KABUL, Afghanistan » When Mullah Mujahid, a Taliban commander in Kunduz province, was arrested last month, there was little reason to think it would have much consequence, either for him or for the government of Afghanistan.
On two previous occasions that Mujahid had been arrested, tribal elders had intervened and gotten him released. But this time, it turned out differently.
Under interrogation, Mujahid began describing how police officers helped Taliban fighters, sometimes selling them ammunition, other times tipping them off to impending police operations, a member of Afghanistan’s parliament from Kunduz, Abdul Wadud Paiman, said in a telephone interview.
Then the captured Taliban leader began naming names, Paiman said.
That prompted the nation’s spy service, the National Directorate of Security, to undertake a major investigation into the police force in Kunduz, a northern province that has fallen prey to criminal gangs, unaccountable militias and a resurgent Taliban.
So far at least 32 police officers have come under suspicion, Paiman and other officials said Sunday. Of those, more than a dozen police officers have been arrested, including several senior commanders, said Wasi Basil, a spokesman for the governor. Others have been fired or suspended.
The number of officers involved makes it one of the most significant corruption investigations within the national police force in years. Although the police force in Afghanistan has a reputation for corruption, charges of any kind are rare.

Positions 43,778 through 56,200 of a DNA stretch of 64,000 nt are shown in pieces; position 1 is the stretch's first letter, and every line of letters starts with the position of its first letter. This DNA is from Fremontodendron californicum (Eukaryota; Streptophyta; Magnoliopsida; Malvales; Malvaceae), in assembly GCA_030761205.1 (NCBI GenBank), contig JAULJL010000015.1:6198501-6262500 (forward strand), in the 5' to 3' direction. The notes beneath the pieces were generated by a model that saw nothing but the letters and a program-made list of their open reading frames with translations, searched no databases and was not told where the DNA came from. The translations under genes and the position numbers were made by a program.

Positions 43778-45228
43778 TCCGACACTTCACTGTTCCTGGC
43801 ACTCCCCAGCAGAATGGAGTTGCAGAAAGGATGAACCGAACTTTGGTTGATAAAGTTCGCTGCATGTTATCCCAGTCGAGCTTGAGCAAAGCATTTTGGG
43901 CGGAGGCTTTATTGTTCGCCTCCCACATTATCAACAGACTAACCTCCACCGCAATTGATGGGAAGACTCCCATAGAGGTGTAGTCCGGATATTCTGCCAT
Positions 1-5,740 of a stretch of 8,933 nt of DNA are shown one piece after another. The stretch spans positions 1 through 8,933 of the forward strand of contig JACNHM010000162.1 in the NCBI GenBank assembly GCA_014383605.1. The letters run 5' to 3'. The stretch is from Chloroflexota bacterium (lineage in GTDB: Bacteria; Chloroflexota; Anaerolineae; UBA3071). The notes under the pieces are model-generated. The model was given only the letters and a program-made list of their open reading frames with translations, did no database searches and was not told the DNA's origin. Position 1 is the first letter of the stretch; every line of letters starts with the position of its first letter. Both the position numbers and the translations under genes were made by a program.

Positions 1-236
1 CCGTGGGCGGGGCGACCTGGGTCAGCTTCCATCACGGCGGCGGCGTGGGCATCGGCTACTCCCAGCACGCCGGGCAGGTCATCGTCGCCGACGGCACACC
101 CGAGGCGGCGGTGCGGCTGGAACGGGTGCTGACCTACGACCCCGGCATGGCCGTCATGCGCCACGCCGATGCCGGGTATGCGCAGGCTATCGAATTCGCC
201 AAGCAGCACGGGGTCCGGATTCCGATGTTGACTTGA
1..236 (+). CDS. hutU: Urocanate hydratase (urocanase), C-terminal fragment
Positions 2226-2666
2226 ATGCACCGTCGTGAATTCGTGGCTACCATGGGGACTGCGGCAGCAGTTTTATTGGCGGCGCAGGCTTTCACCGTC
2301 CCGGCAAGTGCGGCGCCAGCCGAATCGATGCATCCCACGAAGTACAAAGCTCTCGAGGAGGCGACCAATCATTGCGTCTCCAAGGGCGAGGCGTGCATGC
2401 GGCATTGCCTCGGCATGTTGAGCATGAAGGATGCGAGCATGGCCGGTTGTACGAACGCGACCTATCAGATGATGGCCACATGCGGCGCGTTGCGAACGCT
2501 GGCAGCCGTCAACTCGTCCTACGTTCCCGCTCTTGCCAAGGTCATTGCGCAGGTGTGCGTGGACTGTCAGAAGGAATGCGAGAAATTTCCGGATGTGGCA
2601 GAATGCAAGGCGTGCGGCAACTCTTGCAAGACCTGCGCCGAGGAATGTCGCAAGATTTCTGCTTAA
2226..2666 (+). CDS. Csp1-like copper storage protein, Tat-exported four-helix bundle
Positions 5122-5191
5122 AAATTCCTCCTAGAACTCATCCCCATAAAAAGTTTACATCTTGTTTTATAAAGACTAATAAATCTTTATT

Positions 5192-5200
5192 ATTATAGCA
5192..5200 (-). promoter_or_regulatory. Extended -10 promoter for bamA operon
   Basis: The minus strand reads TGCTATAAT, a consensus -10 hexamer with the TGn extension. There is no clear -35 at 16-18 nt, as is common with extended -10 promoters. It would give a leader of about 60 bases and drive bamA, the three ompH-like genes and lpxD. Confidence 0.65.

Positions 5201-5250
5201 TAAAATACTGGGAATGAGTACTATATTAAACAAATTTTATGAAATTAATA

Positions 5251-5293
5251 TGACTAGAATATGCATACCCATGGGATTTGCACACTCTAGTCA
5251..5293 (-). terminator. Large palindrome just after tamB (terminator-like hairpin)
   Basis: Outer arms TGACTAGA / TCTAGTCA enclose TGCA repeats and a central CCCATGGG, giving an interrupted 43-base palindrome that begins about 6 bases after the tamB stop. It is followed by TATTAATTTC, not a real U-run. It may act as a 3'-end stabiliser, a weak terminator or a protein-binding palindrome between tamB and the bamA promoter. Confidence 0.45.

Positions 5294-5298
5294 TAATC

Not all of the allegations relate to spying for the Taliban. The deputy governor of Kunduz, Hamdullah Danishi, said that some of the officers caught up in the investigation are believed to be involved in a kidnapping ring that seized two children in late January. Kidnappings for ransom have been on the rise, officials said, a symptom of the proliferation of armed groups in Kunduz City and across the province.
Security in the province, which shares a border with Tajikistan, has worsened in recent years. A growing Taliban presence led to the mobilization of various pro-government militias, which quickly developed a reputation for reprisal killings and extortion. In one case in 2012, a man who worked for a U.S.-trained Afghan Local Police unit was arrested on charges of abducting and raping an 18-year-old shepherd’s daughter.
By some estimates, Kunduz has about 3,000 armed militiamen.
By late last year, with most foreign troops departed, the Taliban effectively controlled two of the districts in Kunduz. President Ashraf Ghani has declared Kunduz a priority and appointed a new governor and security officials to the province. The army sent in troop reinforcements from a neighboring province.
It is not entirely clear why the most recent arrest of Mujahid, in mid-January, turned out so differently from the previous times, said Paiman, the member of parliament.
Mujahid, 30, whose actual name is Anwar ul Haq, remains in custody, Paiman said. He added, "Mullah Mujahid confessed in the interrogation and named who helped them from within the police."
For the moment, it is not entirely clear whether investigators believe Mujahid’s allegations are wholly credible. But the accusations against the officers go beyond selling ammunition, a not uncommon form of corruption, officials said.
Some have been accused of "sending information to the militants so that the Taliban could plan their attacks or ambushes," Basil, the governor’s spokesman, said.
Joseph Goldstein, New York Times